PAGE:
Blood donors from across Donegal were recognised for their impressive gift to others last Friday at the Irish Blood Transfusion Service Donor Awards.A ceremony was held in the Radisson Blu Hotel Letterkenny to honour the remarkable people who have achieved a milestone of blood donations. Some donors had given blood 50 times, while others had made 100 contributions.Linda Hickey, Chairperson of the Board of the IBTS thanked the donors for their dedication on behalf of all patients. She presented Gold Pins to those who have made 50 donations and Porcelain Pelicans for 100-time donors. The Donor Awards Dinner was a chance for the organisation to thank donors for the enormous contribution they give to the health service, which needs 3,000 donors every week, and to inspire more people to become regular donors.One in four people will need a blood transfusion at some point in their lives. However, just three per cent of those who are eligible to donate blood will volunteer to do so.It takes many years and many visits to transfusion clinics to build up 50 and 100 donations, so Friday’s awards was a proud moment for many generous local donors and their families.See photos below, by Clive Wasson Photography: Donors Ivan Farrell and Fergal McAllister from Donegal Town with Linda Hickey, IBTS Chairperson (Irish Blood Transfusion Service). Ivan, a 100 unit donor, brought Fergal along to donate his first unit and Fergal has now donated 50 units. Photo Clive WassonCousins, Damien Friel and Brian Gallagher from Raphoe with Linda Hickey, Chairperson (Irish Blood Transfusion Service) IBTS who received Gold Pins for 50 donations and Porcelain Pelicans for 100 donations in the Radisson Hotel Letterkenny on Friday night last. Photo Clive WassonDonors from the Letterkenny Area with Linda Hickey, Chairperson (Irish Blood Transfusion Service) IBTS, who received Gold Pins for 50 donations and Porcelain Pelicans for 100 donations in the Radisson Hotel Letterkenny on Friday night last. Photo Clive WassonDonors from the Ballyshannon Area with Linda Hickey, Chairperson (Irish Blood Transfusion Service) IBTS who received Gold Pins for 50 donations and Porcelain Pelicans for 100 donations. Front from left are Virginia Loughlin, Linda Hickey, Chairperson IBTS and Caroline Lally. Back from left Frances Hersey and Seamus McPhelim. Photo Clive WassonDonors from the Carndonagh Area with Linda Hickey, Chairperson (Irish Blood Transfusion Service) IBTS who received Gold Pins for 50 donations and Porcelain Pelicans for 100 donations. Front from left are Mary Gillen, Linda Hickey, Chairperson IBTS and Bernadette Skinnader. Back from left Laurence Doherty, Chris Friel, Barry Doherty and Philip Hirrell. Photo Clive WassonDonors from the Killybegs Area with Linda Hickey, Chairperson (Irish Blood Transfusion Service) IBTS who received Gold Pins for 50 donations and Porcelain Pelicans for 100 donations. Front from left are Margaret Cunningham, Linda Hickey, Chairperson IBTS and Peter Connachton. Back from left Andrew Doherty, Niall Bourke and Sean Haughey. Photo Clive WassonDonors from the Buncrana Area with Linda Hickey, Chairperson (Irish Blood Transfusion Service) IBTS who received Gold Pins for 50 donations and Porcelain Pelicans for 100 donations. Front from left are Phyllis Carter, Linda Hickey, Chairperson IBTS and Rosaleen McLaughlin. Back from left Elizabeth Doherty, John Harkin and Eileen McLaughlin. Photo Clive WassonDonors from the Dungloe Area with Linda Hickey, Chairperson (Irish Blood Transfusion Service). From left are Donna Joyce, Eoin Coyle and Bridie McCole. Photo Clive WassonDonors from the Ballybofey Area with Linda Hickey, Chairperson (Irish Blood Transfusion Service) IBTS who received Gold Pins for 50 donations and Porcelain Pelicans for 100 donations in the Radisson Hotel Letterkenny on Friday night last. Photo Clive WassonDonor Willie Cassey from Leitrm with Linda Hickey, Chairperson (Irish Blood Transfusion Service) IBTS . Photo Clive WassonDonors from the Donegal Town Area with Linda Hickey, Chairperson (Irish Blood Transfusion Service) IBTS who received Gold Pins for 50 donations and Porcelain Pelicans for 100 donations in the Radisson Hotel Letterkenny on Friday night last. Photo Clive WassonDonegal’s life saving blood donors receive IBTS awards – Picture Special was last modified: April 9th, 2019 by Rachel McLaughlinShare this:Click to share on Facebook (Opens in new window)Click to share on Twitter (Opens in new window)Click to share on LinkedIn (Opens in new window)Click to share on Reddit (Opens in new window)Click to share on Pocket (Opens in new window)Click to share on Telegram (Opens in new window)Click to share on WhatsApp (Opens in new window)Click to share on Skype (Opens in new window)Click to print (Opens in new window) Tags:blood donationsdonor awardseventsirish blood transfusion service
Umtata Christian School pupils with their Global Dignity Day certificates.Prelene SinghOn Wednesday 15 October young South Africans celebrated Global Dignity Day. The day aims to promote the importance of dignity and teach how to help others lead a dignified life. On the day, thousands of volunteers across the world worked to instil a new, positive, inclusive and interconnected sense of value in young people that will guide them as they grow to adulthood.What is Global Dignity?“Dignity is the source of human rights.” This was a key realisation for Vuyo Jack, one of the founders of the Global Dignity Club, a World Economic Forum Young Global Leader, selected in 2009. Jack was intrigued by the Global Day initiative, co-founded by a group of his fellow Young Global Leaders, Prince Haakon, the crown Prince of Norway, John Hope Bryant and Prof Pekka Himanen.The initiative was inspired by Prince Haakon’s visit to South Africa in the early days of democracy, where he experienced the importance of dignity in people’s lives. “We wanted to build on this inspiration by extending Global Dignity Day celebrations to many people through a summit in 2010 which was attended by young professionals from and around South Africa,” says Jack.This journey took them around the country covering the nine provinces with a goal of engaging learners from different backgrounds. This compelled them to conceptualise a more sustainable programme for learners where they could engage and take action on matters relating to dignity in their environment, proactively, on a daily basis. This is how the Global Dignity Club programme was established in January 2013.Brand South Africa then joined forces with the Global Dignity movement through the Play Your Part programme. The campaign is aimed at preparing students for their journey towards cultivating the ability to empathise with others and to instil in them the recognition that every life has equal value.The focus is on accelerating the execution of the National Development Plan (NDP) by taking a community-centric approach to the socioeconomic, academic and entrepreneurial development of learners.The South African Dignity campaign has since reached more than 15 000 school learners in nine provinces across the country. The message of dignity is centred on education, financial literacy and the values of ubuntu. Ubuntu is largely understood as an expression of kindness to the vulnerable other. It’s a phenomenon that has less to do with social vulnerability but more about social assertiveness. The concept speaks to the ability of one to claim what is rightfully theirs in relation to the other.The Umtata Christian SchoolLast year, when the campaign was launched, the Umtata Christian School in the Eastern Cape came up with the idea to start a soup kitchen, a drama club and career expos – on a budget of only R2 000 – as part of their contribution to Global Dignity Day.The soup kitchen helps feed homeless people in the area as a way to restore their dignity. The drama club is set to teach performing arts skills to the school’s pupils while simultaneously spreading the message of dignity. With the careers expo, the club adopted three schools in the rural area of Tsolo on the outskirts of Mthatha, with the intention to guide underprivileged learners in career choices and self-introspection that goes into choosing a career.As part of Global Dignity Day celebrations, the learners of Umtata Christian School applied their minds to an integrated programme, performing a play, reflecting on the year by showing videos of the community work they had done throughout the year, such as donating old clothes to the unfortunate and painting a day care centre. They also created a space for participation from the audience by allowing speakers to talk to what dignity means in various spaces, such a spiritual environment and how dignity applies to relationships, as a way to propagate the gospel of dignity to members of their community and the learners.Play Your PartThese smaller community initiatives are entirely developed by learners of the club and executed with help from their mentors and teachers. This lays the foundation early on in their education and the value of active citizenship. They are taught to inspire new ways to make a fundamental change in their respective communities. By such activities which are made appealing to youngsters, they are able to display initiative and leadership abilities, which will be key to realising the development goals outlined in the NDP and Vision 2030.In partnership with the Global Dignity Club, Brand South Africa handed out certificates to all the learners of the Club, as a way to encourage them to continue playing their part in their communities and grow to be active citizens of the country. After all, today’s youth will make up the workforce of 2030, so their input and involvement is crucial.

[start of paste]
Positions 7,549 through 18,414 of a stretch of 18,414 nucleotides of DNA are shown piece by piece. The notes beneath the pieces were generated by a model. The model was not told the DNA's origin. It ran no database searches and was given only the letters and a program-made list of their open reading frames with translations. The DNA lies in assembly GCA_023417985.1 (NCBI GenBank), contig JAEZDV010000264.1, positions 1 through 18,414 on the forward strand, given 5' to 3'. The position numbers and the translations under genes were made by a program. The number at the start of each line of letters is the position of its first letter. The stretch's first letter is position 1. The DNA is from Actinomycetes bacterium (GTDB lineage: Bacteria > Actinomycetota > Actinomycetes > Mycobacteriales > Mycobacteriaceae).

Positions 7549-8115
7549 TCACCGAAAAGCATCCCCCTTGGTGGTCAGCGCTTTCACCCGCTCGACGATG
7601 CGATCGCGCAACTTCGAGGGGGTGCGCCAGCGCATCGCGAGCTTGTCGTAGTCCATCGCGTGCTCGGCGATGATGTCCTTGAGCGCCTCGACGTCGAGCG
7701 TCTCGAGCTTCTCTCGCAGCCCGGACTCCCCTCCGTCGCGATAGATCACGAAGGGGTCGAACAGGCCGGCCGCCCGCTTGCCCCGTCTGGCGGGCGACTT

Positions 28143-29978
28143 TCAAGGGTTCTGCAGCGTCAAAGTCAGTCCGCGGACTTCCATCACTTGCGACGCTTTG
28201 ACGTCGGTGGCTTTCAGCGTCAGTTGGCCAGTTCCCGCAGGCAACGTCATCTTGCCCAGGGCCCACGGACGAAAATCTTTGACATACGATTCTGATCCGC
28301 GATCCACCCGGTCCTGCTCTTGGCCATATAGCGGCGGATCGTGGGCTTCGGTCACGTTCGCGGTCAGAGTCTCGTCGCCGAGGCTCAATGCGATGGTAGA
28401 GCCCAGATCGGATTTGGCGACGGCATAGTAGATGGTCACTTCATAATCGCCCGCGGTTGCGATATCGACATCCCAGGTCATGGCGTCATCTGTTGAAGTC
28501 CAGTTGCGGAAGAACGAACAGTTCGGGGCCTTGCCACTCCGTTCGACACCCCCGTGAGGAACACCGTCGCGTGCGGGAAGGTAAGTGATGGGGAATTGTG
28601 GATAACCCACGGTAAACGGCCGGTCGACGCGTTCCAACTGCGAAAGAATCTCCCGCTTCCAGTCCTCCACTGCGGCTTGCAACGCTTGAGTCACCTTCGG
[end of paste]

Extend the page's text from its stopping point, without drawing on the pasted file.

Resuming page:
Share Facebook Twitter Google + LinkedIn Pinterest By Todd NeeleyDTN Staff ReporterOMAHA (DTN) — As flood waters continue to recede in the east and the dig out continues from a recent blizzard in the west, the agriculture tally from the worst disaster in Nebraska’s history may go on for months to come.The state’s Agriculture Director Steve Wellman told reporters on Monday evening that early estimates are the hit to the state’s livestock sector may be in the hundreds of millions of dollars.“We’re looking at a $400 million impact to livestock — mostly beef,” he said, “and with spring planting there will be delays. It’s hard to know what it really amounts to. As for a number of acres, we haven’t tried to do.”At the peak of the flooding, Nebraska Department of Transportation Director Kyle Schneweis said there were 79 highways closed accounting for 1,568 miles.As of Monday, that number and been whittled down to about 540 miles. In addition, there wasn’t a single flood rescue request in the state on Monday after a several-day total of 163.Nebraska Emergency Management Agency Assistant Director Bryan Tuma said the state has filed a request for an expedited federal disaster declaration.“This event has been overwhelming,” he said. “We have little doubt that we qualify.”Tuma said state officials will meet with Federal Emergency Management Agency officials in Kansas City on Tuesday, to discuss the state’s expedited application for both public and individual federal disaster assistance. This is just the second time in the state’s history it has applied for individual assistance, the first being in 2011 with the Missouri River flooding.The hope is the request will move quickly to President Donald Trump’s desk for a signature. Tuma said once approved, the state will begin a full assessment of the damage.“We’ve never had an event like this in the history of our state,” Tuma said.Though floodwaters are receding in northeast Nebraska, flooding from the Missouri River already has reached 2011 levels in the southeastern tip of the state.Nebraska State Patrol Colonel John Bolduc said as a result of Interstate 29 closing in southwest Iowa and northwest Missouri, Nebraska Highway 75 in the Nebraska City area is taking the brunt of truck traffic.In the Plattsmouth area, in the state’s southeastern corner, the Missouri River has flooded to a level already exceeding the 2011 disaster.“In Plattsmouth, it took 108 days to drop (in 2011),” Nebraska Gov. Pete Ricketts said, “and the water there now is higher.”Ricketts said though waters are receding, there still is a lot of work to do.“This is going to take a while,” he said.“Eleven bridges are completely gone. It is going to be a months’-long process. I expect you’ll see Nebraska pulling together. There also will be hundreds of homes damaged and I suspect we’ll be working (to recover) through the course of the year.”HITS TO AGRICULTUREState officials said the state’s agriculture sector is seeing many disruptions as a result of road closures.Wellman said dairies in eastern Nebraska have seen delivery drivers travel 100 to 150 miles out of the way to and from dairies. Many agriculture businesses are finding it difficult to receive supplies to continue operations, he said.At the moment, state officials are focused on flood damage to highways, and have been in contact with county officials about the extent of damage to county roads.Wellman said many of the state’s farmers and ranchers will continue to see travel disruptions on county roads.“It’s extreme,” he said about the damage. “This will be a long-term project to rebuild what’s been damaged.”Based on early assessments, Wellman said detours will cause farming operations to incur an additional $1 million per day in transportation costs statewide.As of Monday, in addition to bridges lost, Schneweis said there is about 200 miles of highways that either require repairs or complete reconstruction.“It will require significant investment,” he said. “We expect the damages statewide to be in the hundreds of millions of dollars. We ask that people stay patient. We are making progress and will need more patience.”Once the flood waters recede, Schneweis said officials will inspect roadways and reopen those deemed to be safe.Getting a handle on the extent of the damage to county roads, however, may take some time.“There are some counties that might have 1,000 miles of county roads to assess,” Schneweis said.As the state begins to add up the damage to roads, he said the rebuilding plans going forward will depend on each individual situation.For example, Nebraska Highway 12 that travels over the Niobrara River in the northern part of the state was completely washed away. Prior to the devastation, the state had been studying the future of Highway 12 that has a history of flooding, Schneweis said.Now that the highway is no more, he said the state will look at perhaps making a significant investment in complete replacement.“The detour up there is an hour long,” Schneweis said.Todd Neeley can be reached at [email protected] him on Twitter @toddneeleyDTN.(ES)© Copyright 2019 DTN/The Progressive Farmer. All rights reserved.